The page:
Our firm is fighting for a local fisherman, oil rig worker, and father to three children. He works for shrimping and commercial fishing boats, and even helps film Nat Geo’s show, “Big Fish, Texas” in the Gulf of Mexico.
Or rather, he did.
On a recent shoot, he was filming for an episode where they were hauling in dozens of enormous fish. Two days into the shoot, however, his hands began to burn and blister. He requested a ride to shore and transportation to a hospital by helicopter within a few hours.
Instead, he was forced to wait in pain for days on the boat while his hands succumbed to infection. He was finally taken to shore by a boat—significantly slower than a helicopter—where a camera crew was waiting for him. It was then that he realized that his injury was being dramatized for the show.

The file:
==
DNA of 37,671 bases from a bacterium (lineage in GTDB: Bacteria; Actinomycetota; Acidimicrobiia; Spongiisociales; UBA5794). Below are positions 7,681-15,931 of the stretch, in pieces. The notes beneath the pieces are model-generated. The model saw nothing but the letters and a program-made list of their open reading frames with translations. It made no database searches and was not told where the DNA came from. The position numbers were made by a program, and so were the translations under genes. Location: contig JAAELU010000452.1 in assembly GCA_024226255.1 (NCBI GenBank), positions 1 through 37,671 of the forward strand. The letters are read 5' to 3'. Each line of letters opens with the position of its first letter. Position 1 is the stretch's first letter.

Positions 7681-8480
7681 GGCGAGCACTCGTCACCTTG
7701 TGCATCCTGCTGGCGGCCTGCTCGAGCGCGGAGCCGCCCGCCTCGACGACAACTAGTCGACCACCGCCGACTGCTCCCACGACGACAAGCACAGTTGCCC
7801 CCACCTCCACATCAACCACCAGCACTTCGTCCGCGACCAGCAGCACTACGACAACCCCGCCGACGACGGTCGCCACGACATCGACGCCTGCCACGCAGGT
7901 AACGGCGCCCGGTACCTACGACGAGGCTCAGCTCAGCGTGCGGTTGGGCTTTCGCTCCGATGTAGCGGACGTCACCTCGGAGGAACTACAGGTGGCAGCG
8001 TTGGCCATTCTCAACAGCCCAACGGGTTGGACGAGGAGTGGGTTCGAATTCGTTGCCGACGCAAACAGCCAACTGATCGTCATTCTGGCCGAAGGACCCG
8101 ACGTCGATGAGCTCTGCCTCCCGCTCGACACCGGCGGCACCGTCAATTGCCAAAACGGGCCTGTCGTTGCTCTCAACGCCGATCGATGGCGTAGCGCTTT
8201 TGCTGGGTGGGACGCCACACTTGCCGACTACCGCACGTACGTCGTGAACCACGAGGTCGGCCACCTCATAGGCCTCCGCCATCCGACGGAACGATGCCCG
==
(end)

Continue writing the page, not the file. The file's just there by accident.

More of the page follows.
By the time our client was at a hospital, he was experiencing organ failure. Over the course of six surgeries, he lost three of his fingers—his index and middle finger from his right hand, and his ring finger on his left.
The loss of his hand function is more than a physical injury. While speaking to a reporter from KHOU, he said, “I can’t work and I want to work. That’s probably the hardest part about this now—I can’t support my family.” Now, he’s suing Nat Geo TV and Katie’s Seafood Market—the fishing company he was working for at the time.
Arnold & Itkin is proud to represent our client, who was subjected to intense pain and injury for days so that the producers could create a more “dramatic” situation. We believe that his injuries have not only damaged his ability to work and provide for his family, but has damaged his ability to live his life or play with his kids.
Being a fisherman is already among the nation’s most dangerous occupations. It did not need to be dramatized further. It certainly did not need to put our client in unnecessary pain and danger, and we will be pursuing maximum compensation on his behalf against Nat Geo and other involved parties.
Learn more by reading this KHOU article or this Houston Chronicle article.